The 2019 San Francisco Writers Conference… And an Argument for Self-Publishing

It used to be that obtaining an agent and a publisher was a lot like climbing this mountain: hard work but worth it when you reached the top. Maybe not so much anymore. (I took this photo of Mt. Shasta on my way home from the 2019 San Francisco Writers Conference.)

I’ve been AWOL from my blog, playing hooky at the San Francisco Writers Conference (SFWC). I’d been before, way back when obtaining an agent and a publisher were the primary options for being an author— the gold standard. This time, I packed my bags and headed off to the conference with that objective in mind, but I was also open to self-publishing, which is what I did with The Bush Devil Ate Sam. I bought a book by Andy Ross on how to write a book proposal and went to work. I like Andy, he fights hard for the people he represents. I also like him because he managed Cody Books in Berkeley for several years. 

Cody’s was one of the nation’s great bookstores. I can’t count the number of times I walked through its doors, the hours I spent wandering the aisles, and the great books I bought— even when I could barely afford them as a student at Cal in the mid-60s. The bookstore was always on my to-do list every time I returned to Berkeley, until one day I hiked down Telegraph Avenue eager for a bookstore fix and discovered it was no more. It was like learning that a good friend had died.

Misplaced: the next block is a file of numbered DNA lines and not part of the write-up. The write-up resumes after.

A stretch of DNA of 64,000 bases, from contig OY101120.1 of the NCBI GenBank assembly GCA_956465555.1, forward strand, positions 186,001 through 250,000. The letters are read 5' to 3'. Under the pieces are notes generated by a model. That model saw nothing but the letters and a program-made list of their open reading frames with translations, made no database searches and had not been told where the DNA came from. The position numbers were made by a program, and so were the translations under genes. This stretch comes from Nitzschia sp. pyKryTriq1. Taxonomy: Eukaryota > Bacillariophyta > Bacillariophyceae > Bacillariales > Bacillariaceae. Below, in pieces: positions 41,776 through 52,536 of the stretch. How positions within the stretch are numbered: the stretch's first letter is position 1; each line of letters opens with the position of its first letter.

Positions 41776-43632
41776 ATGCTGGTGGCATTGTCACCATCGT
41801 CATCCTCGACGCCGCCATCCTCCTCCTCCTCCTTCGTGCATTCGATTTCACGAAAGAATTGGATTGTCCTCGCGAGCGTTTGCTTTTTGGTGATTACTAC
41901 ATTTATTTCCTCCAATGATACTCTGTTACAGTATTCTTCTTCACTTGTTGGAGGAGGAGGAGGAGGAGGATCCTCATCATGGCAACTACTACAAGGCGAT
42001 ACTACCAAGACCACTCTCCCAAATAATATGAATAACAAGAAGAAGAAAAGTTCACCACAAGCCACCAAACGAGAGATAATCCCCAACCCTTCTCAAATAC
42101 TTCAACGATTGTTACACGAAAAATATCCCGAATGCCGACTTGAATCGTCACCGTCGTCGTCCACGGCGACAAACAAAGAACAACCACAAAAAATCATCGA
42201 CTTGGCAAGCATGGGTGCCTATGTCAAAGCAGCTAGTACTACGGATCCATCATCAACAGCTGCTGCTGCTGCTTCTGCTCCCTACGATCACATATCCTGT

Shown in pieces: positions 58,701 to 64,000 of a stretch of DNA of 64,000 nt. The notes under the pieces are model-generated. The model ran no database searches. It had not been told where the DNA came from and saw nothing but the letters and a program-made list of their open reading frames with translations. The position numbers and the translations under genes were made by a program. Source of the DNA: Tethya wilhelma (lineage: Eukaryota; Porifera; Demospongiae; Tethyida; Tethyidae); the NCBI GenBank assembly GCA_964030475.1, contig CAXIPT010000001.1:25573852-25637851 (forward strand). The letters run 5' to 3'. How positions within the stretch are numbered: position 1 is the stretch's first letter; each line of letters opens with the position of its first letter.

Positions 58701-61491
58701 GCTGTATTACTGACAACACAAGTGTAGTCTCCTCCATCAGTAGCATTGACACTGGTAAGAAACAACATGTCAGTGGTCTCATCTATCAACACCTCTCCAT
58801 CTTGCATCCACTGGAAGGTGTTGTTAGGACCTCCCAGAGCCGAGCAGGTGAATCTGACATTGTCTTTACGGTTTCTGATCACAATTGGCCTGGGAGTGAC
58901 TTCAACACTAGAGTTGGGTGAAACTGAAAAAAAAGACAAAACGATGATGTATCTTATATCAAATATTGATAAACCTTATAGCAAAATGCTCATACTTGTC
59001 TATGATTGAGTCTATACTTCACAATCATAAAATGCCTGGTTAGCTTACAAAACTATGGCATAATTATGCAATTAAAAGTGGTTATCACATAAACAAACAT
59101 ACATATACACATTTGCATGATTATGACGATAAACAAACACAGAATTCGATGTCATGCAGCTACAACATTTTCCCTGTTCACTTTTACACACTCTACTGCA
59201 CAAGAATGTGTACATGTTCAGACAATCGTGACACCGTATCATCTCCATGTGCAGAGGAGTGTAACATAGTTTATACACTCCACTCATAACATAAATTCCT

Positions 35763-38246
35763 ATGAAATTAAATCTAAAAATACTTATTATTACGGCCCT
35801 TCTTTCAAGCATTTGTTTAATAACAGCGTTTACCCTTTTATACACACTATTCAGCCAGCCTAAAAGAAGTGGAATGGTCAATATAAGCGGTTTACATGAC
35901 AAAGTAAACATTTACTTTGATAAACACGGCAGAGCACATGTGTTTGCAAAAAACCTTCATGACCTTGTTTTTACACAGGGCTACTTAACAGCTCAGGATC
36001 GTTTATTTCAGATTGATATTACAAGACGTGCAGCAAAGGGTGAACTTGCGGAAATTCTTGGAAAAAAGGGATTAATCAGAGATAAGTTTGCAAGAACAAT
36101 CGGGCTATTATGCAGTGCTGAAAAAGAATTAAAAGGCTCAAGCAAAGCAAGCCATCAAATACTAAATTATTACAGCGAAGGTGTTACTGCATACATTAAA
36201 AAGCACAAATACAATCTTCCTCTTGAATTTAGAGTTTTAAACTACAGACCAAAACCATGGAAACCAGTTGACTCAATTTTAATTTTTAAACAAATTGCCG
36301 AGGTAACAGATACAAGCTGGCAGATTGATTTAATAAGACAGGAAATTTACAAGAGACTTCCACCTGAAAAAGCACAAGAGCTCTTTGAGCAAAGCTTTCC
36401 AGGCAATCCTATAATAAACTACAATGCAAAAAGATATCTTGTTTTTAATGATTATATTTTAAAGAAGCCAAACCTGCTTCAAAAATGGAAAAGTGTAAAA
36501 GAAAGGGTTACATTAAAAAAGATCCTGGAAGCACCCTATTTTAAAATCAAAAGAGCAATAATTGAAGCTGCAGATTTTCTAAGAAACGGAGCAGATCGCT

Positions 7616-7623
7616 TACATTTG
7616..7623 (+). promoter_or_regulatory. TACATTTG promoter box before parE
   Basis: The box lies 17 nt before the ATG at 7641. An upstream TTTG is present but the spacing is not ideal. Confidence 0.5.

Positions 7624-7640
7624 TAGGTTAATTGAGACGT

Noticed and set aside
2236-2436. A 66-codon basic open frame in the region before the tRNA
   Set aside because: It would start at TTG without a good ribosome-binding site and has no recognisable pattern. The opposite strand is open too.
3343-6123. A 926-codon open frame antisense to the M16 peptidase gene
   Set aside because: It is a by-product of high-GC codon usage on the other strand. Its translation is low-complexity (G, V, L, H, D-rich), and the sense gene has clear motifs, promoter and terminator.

Andy’s book, The Literary Agent’s Guide to Writing a Non-Fiction Book Proposal, is packed full of good advice, but it comes with a surprise ending: He self-published it. In fact, I quickly learned that a major thrust of the conference was on self-publishing. It has come of age since I had attended the SFWC in 2010. Still, there was plenty at the SFWC for those following the traditional path.

A number of agents were present and they ran workshops on how to pitch books to them during the agent speed-dating part of the conference. Think query letter with a lot less time. “You should be able to sell your book with one sentence.” Good luck with that. It’s the old Hollywood elevator pitch idea. When you catch a producer in an elevator, you have one floor to sell your movie script. Something like, “My movie is about Godzilla and Lassie teaming up to save Timmy.”